Sly Cooper and the Thievius Raccoonus is a platformer developed by Sucker Punch and published by Sony on the PS2 in 2002. It recieved a HD rerelease on the PS3 on the Sly Trilogy in 2010. It's about the titular cartoon raccoon who sets out to steal back his family book of thievery from the gang who killed his parents.
The most striking part of the game are the cell-shaded visuals that are clearly inspired 90s cartoons (and even a bit of anime for the Japanese version). The use of shading is just great, making for some really nice looks, especially when compared to more realistic stuff released at the time.
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The enviroments still look good, but the models are pretty poor. They are just too simplistic up close during cutscenes (enemies at a distance are fine though), and animate terribly. There are just animation cycles all over the places that don't meld at all. For the sake of the perspective, one character even gets blown up to giant size, which looks really weird if you actually stand still and give it a proper look.
The animated cutscenes are also very simple, opting for something closer to Flash-style animation than classic animation. They're very stylish, so they get a pass, even if they're very brief.
The story of the game is extremely simple, as one would expect. Sly and his friends Bentley the turtle and Murray the hippo work together to stop each member of the Fiendish Five, while being chased by inspector Carmellita Fox.
Every member of the Fiendish Five is introduced with an animated cutscene that depicts their origin and motivations clearly, which is nice. Most actually have some tragic backstories for why they turned to crime. The levels also do a good job of reflecting the personalities of the bosses.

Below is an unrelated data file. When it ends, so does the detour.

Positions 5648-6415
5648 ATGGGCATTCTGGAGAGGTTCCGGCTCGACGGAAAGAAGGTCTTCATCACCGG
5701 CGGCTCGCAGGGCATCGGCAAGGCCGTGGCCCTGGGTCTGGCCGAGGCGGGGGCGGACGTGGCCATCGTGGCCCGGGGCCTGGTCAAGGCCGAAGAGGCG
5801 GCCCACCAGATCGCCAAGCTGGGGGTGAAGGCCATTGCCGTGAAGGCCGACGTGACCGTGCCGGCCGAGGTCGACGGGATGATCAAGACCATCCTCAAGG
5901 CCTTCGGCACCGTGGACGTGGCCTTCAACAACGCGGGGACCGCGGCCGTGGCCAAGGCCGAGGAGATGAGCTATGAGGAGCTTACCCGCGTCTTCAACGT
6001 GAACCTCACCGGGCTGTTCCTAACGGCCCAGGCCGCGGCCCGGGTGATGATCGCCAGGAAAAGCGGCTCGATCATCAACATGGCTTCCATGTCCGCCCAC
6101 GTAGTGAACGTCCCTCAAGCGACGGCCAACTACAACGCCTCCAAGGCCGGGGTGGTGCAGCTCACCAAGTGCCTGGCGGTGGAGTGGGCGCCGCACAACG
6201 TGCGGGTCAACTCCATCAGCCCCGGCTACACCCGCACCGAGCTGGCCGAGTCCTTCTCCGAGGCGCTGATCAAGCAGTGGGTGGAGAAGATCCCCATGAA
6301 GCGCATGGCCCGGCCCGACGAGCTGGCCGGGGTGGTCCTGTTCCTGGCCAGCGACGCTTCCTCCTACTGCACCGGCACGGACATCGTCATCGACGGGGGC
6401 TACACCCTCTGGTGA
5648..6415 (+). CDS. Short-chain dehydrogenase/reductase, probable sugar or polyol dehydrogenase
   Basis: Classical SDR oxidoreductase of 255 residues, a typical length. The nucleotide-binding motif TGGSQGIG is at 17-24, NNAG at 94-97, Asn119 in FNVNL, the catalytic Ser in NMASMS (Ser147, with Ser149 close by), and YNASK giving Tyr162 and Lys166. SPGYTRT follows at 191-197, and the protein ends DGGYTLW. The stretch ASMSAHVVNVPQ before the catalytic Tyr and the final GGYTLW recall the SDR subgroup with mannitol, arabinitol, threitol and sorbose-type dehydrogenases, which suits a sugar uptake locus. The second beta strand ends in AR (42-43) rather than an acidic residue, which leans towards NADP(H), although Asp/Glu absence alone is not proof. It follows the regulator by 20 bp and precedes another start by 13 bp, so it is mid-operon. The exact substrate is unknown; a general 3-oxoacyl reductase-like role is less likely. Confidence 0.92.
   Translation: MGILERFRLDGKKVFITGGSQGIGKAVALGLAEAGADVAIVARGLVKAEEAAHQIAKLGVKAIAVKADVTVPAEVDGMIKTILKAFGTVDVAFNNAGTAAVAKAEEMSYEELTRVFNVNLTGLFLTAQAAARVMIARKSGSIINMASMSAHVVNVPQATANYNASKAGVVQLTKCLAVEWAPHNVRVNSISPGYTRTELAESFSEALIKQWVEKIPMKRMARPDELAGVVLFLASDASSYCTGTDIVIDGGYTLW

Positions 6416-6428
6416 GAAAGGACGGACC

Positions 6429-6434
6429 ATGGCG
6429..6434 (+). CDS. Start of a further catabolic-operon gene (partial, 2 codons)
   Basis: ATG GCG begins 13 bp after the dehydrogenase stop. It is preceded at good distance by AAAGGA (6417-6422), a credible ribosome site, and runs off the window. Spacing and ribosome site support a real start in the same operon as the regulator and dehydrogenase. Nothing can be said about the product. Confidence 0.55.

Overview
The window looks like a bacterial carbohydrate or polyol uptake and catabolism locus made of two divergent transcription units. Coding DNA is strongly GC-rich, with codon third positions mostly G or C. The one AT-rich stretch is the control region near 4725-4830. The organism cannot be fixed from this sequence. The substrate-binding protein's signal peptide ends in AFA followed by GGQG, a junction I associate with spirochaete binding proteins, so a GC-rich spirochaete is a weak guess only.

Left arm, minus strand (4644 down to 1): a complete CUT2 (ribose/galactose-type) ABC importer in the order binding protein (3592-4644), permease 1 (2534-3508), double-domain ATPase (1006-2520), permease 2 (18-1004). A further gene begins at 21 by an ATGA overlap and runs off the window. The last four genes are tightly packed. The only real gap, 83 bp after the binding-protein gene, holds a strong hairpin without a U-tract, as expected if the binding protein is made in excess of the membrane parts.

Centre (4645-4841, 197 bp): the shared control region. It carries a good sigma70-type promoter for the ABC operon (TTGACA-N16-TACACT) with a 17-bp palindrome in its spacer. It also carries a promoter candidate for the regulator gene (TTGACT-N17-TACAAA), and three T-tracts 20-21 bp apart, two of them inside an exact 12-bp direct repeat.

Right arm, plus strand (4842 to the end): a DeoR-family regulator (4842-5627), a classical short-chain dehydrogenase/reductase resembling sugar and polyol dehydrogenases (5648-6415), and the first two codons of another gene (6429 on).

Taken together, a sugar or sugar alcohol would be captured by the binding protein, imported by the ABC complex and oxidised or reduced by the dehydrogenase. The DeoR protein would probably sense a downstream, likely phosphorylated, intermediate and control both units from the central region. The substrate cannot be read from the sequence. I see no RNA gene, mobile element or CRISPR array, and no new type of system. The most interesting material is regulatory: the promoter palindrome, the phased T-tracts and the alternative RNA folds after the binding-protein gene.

Most of the ”text” is relegated to voiced Codec calls between Sly and Bentley where they discuss the current goal or some new hazard. It's very gameplay-focused and the plot only ever becomes properly relevant at the end.
I like the story (the final confrontations between the final boss, Sly and Carmellita especially) and world, but it's really like an episodic cartoon where nothing major carries over between episodes. Bentley and Murray barely get any screentime either, which the sequels thankfully adressed later.
To make the game stand out and to keep with the story, the gameplay is heavily infused with simple stealth elements. Sly is light as a feather (even triggering some musical strings when sneaking around), making it a cinch to navigate even the smallest of platforms. The physics on objects help as well.
But to make things even easier to control, Sly come equipped with his special thief moves, triggered by the allmighty circle button. Pushing it near blue sparks or climbable pipes pulls Sly towards the desired object and makes him perform the contextual action, like a climb, a swing or a duck.
It all works very well (resulting in some good speed throughout the levels), but there were a pair or so times where he insisted on going for an object on a lower floor instead of the thing in front of him, but I kinda blame myself for that, since he always goes for the right thing if you're in horizontal range.
The actual stealth is nothing truly impressive, but it's so simple that there aren't any faults with it either. The levels are riddled with searchlights and lasers that trigger alarms. Once an alarm has been triggered, everything turns lethal until you destroy the alarm horn.
And that's a real issue, since you die in one hit unless you have a lucky charm on you. Which is unlikely, since they are somewhat rare and earning them by collecting coins takes a lot of time.